When corn reaches maturity late in the season, field drydown is slower due to cooler air temperatures. DuPont Pioneer experts provide several tips for drying and storage of the wet, immature grain this season.
 
Properly drying this year's very wet, lower quality corn will be essential to avoid further quality reductions. Screen lower quality grain prior to drying, using a rotary screen, gravity screen or perforated auger housing section. This will prevent foreign material and broken kernel fragments (or "fines") from blocking air flow essential to uniform grain drying and storage.
 
Next, plan to dry lower quality grain one or two points lower than the normal 14 to 15 percent often recommended for long-term storage. This is because of greater variations of moisture content within the grain mass and increased physical kernel damage and broken cobs, which could magnify mold problems.
 
High temperature drying causes stress cracks in the kernel which allows more breakage during handling and storage. The amount of stress cracking depends on initial grain moisture, rate of moisture removal, maximum grain temperature reached in the dryer, and rate of grain cooling. Therefore, drying temperatures need to be limited on corn of 25 to 30 percent moisture content (or higher).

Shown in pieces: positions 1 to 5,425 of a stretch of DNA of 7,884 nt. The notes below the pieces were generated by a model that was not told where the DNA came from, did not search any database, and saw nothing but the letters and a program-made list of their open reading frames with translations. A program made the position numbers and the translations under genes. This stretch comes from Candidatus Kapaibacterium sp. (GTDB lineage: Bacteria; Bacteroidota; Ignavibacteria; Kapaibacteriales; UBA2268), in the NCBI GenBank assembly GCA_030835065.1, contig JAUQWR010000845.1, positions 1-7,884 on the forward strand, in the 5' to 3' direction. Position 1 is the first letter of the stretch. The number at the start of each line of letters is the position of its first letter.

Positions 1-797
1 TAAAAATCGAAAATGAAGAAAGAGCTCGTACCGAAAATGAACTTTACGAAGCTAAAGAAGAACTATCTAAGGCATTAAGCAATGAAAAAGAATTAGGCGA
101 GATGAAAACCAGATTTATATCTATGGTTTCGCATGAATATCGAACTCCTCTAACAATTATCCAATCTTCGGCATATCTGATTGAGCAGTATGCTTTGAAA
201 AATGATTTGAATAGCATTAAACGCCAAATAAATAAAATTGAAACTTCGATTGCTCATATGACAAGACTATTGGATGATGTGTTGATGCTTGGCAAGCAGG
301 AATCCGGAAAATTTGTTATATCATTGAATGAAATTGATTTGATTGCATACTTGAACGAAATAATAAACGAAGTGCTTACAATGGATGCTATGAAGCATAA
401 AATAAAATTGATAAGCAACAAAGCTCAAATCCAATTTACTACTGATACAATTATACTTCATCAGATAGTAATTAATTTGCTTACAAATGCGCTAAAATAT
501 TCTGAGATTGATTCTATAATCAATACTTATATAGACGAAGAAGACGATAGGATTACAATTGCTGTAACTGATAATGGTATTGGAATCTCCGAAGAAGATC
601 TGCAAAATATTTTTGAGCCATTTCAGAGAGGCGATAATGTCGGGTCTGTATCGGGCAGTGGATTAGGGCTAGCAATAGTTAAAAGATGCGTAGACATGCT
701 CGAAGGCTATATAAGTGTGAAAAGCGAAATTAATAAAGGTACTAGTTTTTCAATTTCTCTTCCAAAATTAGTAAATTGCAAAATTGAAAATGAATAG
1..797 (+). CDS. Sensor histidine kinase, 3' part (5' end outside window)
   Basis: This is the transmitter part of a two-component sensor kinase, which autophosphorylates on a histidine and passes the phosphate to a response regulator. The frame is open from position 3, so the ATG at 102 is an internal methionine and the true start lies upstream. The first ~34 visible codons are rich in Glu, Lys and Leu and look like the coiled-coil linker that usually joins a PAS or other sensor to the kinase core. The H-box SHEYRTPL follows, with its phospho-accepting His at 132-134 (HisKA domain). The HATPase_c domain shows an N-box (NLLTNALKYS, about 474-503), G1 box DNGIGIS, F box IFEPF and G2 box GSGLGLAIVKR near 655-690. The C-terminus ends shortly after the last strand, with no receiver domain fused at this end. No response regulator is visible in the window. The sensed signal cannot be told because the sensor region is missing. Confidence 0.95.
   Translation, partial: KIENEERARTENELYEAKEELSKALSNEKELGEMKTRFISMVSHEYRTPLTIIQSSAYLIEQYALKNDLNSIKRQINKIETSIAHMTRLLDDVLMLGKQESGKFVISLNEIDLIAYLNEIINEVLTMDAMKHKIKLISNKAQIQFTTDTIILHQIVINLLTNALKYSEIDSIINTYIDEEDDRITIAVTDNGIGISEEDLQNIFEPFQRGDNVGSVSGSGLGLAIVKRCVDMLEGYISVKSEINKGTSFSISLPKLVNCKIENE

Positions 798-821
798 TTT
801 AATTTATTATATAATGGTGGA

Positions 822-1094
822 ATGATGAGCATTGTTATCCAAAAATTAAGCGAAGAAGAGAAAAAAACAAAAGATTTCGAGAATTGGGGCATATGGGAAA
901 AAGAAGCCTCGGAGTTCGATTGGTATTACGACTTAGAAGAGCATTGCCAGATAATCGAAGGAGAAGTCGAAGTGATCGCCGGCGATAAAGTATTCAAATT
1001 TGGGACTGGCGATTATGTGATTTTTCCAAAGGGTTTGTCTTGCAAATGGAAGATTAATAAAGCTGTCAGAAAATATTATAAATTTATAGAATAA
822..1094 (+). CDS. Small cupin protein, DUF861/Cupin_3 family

To minimize storage problems, begin by screen-cleaning grain before binning to remove as much of the fine material, cob pieces and broken kernels as possible. After filling, "core" the bin (remove up to 10 percent of the total bin capacity) to eliminate broken kernels and fines that accumulate in the center. Next, level the grain in the bin to minimize moisture accumulation at the top of the grain.

Finally, cool grain as soon as it's dry to within 10 degrees of air temperature, and continue to aerate for 10 to 14 days to ensure the grain moisture "equilibrium" has been achieved.

For additional information related to management of wet, immature grain this fall, contact your local Pioneer sales professional or visit pioneer.com.